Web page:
North Carolina's Wild Horses

The Ocracoke "Banker" Ponies (cont'd)

     With so few horses on Ocracoke, the Park Service brought in two horses from the Shackleford herd to add to the blood lines. Managing the population on Ocracoke is important since there is only so much room available within the fenced pastures. The Park Service never wanted the horses to stay on the island in the first place since they were not a "native" species. However, since their historical and cultural significance was an integral part of Ocracoke, and indeed the entire Outer Banks, these horses were kept. The same is true of their nearest neighbors, the Shackleford Banks herd, which is also under the jurisdiction of the National Park Service.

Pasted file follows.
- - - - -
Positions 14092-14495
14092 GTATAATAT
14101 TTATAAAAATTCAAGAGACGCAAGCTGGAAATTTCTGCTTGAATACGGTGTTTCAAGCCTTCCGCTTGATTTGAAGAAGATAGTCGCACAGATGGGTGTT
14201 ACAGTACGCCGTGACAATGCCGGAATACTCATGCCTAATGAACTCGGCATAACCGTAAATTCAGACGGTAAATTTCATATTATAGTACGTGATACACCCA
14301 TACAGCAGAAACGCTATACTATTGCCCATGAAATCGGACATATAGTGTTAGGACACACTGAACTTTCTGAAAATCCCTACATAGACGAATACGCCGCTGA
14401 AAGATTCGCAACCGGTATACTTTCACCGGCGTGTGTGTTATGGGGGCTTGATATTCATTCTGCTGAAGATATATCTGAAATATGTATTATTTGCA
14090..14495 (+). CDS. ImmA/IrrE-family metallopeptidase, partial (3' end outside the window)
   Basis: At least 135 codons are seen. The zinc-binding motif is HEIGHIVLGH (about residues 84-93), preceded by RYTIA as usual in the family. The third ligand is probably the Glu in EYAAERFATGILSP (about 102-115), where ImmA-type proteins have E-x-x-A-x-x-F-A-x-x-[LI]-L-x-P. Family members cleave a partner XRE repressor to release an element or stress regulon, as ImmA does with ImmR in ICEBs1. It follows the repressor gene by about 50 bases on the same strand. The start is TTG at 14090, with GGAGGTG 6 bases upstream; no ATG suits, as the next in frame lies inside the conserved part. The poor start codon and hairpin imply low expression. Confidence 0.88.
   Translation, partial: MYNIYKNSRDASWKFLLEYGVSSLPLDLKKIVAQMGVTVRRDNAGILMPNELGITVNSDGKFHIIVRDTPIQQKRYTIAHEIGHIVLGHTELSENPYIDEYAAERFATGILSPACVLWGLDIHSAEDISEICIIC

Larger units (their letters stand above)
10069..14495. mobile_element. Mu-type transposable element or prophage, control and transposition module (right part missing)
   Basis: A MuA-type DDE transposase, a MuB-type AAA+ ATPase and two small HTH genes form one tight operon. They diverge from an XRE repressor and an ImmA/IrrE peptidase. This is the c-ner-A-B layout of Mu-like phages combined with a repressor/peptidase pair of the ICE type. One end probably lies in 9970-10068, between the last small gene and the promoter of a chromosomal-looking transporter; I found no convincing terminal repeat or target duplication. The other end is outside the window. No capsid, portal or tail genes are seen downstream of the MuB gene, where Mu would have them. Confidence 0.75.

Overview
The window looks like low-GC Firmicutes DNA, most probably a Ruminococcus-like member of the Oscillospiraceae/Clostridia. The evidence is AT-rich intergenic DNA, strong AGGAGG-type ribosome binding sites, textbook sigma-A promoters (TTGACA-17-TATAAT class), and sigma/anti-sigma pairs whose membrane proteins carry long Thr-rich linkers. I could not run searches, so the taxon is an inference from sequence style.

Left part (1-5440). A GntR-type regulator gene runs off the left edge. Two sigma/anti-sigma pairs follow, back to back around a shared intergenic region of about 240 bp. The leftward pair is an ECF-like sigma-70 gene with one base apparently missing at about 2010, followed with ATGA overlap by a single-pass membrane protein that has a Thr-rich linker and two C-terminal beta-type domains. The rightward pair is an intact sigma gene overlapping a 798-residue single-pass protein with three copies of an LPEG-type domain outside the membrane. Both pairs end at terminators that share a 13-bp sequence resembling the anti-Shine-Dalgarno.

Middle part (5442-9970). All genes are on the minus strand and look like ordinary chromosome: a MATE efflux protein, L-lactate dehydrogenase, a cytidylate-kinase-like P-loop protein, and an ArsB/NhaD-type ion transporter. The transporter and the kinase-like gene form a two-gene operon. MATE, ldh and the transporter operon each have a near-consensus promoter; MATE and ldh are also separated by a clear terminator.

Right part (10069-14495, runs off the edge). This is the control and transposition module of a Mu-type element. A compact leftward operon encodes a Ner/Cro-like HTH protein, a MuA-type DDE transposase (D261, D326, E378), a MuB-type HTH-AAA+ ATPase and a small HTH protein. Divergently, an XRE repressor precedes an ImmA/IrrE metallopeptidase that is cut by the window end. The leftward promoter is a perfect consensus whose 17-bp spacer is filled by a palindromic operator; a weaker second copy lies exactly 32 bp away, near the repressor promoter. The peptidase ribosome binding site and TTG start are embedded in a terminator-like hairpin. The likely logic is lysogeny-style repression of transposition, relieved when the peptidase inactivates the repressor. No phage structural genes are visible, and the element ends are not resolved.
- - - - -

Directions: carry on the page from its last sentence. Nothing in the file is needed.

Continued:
Ocracoke residents used to round up the island horses yearly for Independence Day. They would brand the new colts since the last roundup, and often buyers from the mainland would come to buy some of the horses.

     Historically, the horses were used by Ocracoke residents for riding and work. The Lifesaving Service used the "Banker" ponies to pull rescue carts and for riding patrol along the beaches. In more recent times the Coast Guard also rode them on beach patrols. In 1956 the first mounted Boy Scout troop in the nation was formed on Ocracoke, and the scouts rode Ocracoke "Banker" ponies which they trained themselves. This didn't last long though because the National Park Service took over most of the land on the island in the '60s, and the N.C. Legislature passed a law to forbid horses running free on the island. The cost of keeping and feeding their horses instead of letting them graze free soon spelled the end of the mounted scout troop.

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